The good news was I was not considered unappointable by the good people who had interviewed me. A pleasant surprise, considering I’d forgotten the word for amiodarone in the middle of my interview.  I was merely quite far down on a reasonably lengthy list. So, you wait for good news to come to the people whose applications to CMT were a second choice or who had expressed an initial preference to work somewhere else in Scotland. The automatic next step is to go into the second round of applications, where the jobs that are left over are opened up to people who haven’t got one in their first choice of region. I expressed my intention to do this and even had a bit of a poke on the CMT website. Scotland was oversubscribed and so my options in Round 2 would be restricted to England and Wales. In my head, I was saying, “But I don’t want to go to England!” (Sorry, England.)

Eventually, I nudged high enough on the Scottish waiting list to be offered a job in the North.

Aberdeen, Inverness, and places where a 3G signal goes to die.

By that time, I had had a good talk with an excellent friend. She had sliced through my mad panic to remind me that with GMC registration comes decisions and options and not taking that which is foisted upon you. I had started to look into some of those options — fixed-term staff jobs and clinical teaching positions and locum work, and my well-worn and fatalistic mantra of “well, I’ll have to go where they send me” had been abandoned and deservedly so. I had stopped muttering about England and I spent perhaps five minutes considering the job Oop North — not an indictment of Aberdeen but an abiding love of Glasgow, this dear green place with my beautiful city that adopted me with joy and contains my home and my community and my life, where, once I’d been reminded that I could choose, I was never going to not choose.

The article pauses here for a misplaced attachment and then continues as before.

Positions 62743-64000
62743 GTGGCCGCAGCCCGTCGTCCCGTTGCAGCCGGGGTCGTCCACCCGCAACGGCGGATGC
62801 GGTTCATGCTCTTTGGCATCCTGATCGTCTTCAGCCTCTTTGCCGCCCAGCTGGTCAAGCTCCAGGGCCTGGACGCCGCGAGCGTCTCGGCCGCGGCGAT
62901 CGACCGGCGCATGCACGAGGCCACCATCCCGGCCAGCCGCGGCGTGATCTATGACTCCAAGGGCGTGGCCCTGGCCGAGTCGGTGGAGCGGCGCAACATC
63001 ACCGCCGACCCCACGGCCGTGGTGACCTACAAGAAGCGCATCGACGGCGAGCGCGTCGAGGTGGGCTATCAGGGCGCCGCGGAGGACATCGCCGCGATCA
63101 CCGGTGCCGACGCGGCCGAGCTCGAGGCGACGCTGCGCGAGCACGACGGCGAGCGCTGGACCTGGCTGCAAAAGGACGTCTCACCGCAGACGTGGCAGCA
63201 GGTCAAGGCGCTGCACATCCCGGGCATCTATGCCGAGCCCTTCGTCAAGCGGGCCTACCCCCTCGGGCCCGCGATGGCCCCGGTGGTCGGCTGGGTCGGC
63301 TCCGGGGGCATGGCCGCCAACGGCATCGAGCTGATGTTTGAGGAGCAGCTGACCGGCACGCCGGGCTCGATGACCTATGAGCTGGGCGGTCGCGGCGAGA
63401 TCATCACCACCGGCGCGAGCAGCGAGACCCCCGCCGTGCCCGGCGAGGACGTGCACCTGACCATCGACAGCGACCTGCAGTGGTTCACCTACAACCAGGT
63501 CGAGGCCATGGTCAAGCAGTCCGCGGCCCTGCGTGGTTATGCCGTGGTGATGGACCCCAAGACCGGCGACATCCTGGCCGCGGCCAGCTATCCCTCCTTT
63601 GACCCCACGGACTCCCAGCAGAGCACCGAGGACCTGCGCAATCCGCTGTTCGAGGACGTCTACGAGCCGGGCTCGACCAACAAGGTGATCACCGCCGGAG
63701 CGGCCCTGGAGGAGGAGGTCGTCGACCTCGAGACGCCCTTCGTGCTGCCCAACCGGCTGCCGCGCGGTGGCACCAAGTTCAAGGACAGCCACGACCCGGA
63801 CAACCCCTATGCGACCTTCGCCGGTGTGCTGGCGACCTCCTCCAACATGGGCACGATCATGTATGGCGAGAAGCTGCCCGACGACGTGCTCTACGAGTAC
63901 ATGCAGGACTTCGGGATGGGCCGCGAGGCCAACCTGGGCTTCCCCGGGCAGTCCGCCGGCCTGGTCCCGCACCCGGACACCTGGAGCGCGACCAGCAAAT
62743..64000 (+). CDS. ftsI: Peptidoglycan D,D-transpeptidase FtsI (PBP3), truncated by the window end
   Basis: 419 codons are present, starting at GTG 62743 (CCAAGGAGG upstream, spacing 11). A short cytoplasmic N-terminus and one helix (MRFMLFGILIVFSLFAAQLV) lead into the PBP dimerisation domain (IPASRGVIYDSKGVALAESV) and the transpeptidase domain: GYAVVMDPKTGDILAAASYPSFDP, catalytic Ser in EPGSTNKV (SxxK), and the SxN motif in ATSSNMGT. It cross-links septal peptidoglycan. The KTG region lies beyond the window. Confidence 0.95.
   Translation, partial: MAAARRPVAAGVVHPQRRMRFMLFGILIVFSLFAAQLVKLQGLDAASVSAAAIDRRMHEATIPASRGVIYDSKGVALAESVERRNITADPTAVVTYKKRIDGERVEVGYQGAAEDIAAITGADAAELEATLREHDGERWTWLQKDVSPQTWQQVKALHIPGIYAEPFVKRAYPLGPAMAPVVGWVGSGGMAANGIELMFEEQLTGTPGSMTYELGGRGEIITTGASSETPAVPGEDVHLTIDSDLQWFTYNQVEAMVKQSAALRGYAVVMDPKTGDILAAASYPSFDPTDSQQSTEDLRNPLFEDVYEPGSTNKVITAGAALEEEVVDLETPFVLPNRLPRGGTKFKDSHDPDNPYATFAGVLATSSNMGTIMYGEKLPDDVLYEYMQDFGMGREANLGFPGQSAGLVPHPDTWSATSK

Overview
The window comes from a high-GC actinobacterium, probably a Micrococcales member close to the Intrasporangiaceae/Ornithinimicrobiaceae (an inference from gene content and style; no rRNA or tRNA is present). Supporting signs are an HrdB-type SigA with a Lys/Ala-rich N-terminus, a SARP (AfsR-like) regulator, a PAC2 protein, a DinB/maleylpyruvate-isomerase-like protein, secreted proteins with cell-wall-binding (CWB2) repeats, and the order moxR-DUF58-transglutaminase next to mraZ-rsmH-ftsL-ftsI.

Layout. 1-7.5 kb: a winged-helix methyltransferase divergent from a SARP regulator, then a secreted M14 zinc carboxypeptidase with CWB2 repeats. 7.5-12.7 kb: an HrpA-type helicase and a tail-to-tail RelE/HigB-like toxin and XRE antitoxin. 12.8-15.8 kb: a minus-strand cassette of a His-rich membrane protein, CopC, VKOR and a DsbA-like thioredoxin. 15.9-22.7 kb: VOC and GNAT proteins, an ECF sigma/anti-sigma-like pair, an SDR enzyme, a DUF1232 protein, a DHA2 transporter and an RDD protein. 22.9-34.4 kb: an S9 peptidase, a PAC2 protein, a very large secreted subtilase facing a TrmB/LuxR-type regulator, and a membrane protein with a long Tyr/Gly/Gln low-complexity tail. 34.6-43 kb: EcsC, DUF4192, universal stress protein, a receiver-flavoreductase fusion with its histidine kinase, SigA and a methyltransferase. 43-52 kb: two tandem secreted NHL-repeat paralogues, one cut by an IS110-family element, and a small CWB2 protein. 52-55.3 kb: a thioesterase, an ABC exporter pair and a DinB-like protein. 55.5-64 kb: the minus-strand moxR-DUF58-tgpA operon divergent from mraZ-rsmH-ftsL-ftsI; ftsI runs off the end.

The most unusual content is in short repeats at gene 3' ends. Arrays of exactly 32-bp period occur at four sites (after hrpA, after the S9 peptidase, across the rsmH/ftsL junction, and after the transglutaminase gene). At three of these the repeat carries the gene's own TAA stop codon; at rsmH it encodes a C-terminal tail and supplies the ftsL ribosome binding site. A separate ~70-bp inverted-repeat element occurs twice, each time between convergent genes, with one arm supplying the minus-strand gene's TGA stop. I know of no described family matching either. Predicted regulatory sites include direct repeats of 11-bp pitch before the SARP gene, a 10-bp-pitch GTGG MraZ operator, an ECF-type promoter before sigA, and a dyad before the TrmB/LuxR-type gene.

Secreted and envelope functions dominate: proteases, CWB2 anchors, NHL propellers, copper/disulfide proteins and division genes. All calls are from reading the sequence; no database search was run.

(I was angry and determined when I came home from Synod. If I’d come home from Synod with the knowledge that I would soon leave my cathedral and the Diocese for a job two hundred miles away, I’d have been inconsolable. It isn’t entirely about that, but it is a bit about that.)

I am in no hurry at all to be a consultant. Please, let me put off that terrifying day for as long as possible. I think that doing different things is good and that more experience is good. I’ve spent a lot of time on the scenic route, and I’ve never regretted taking it.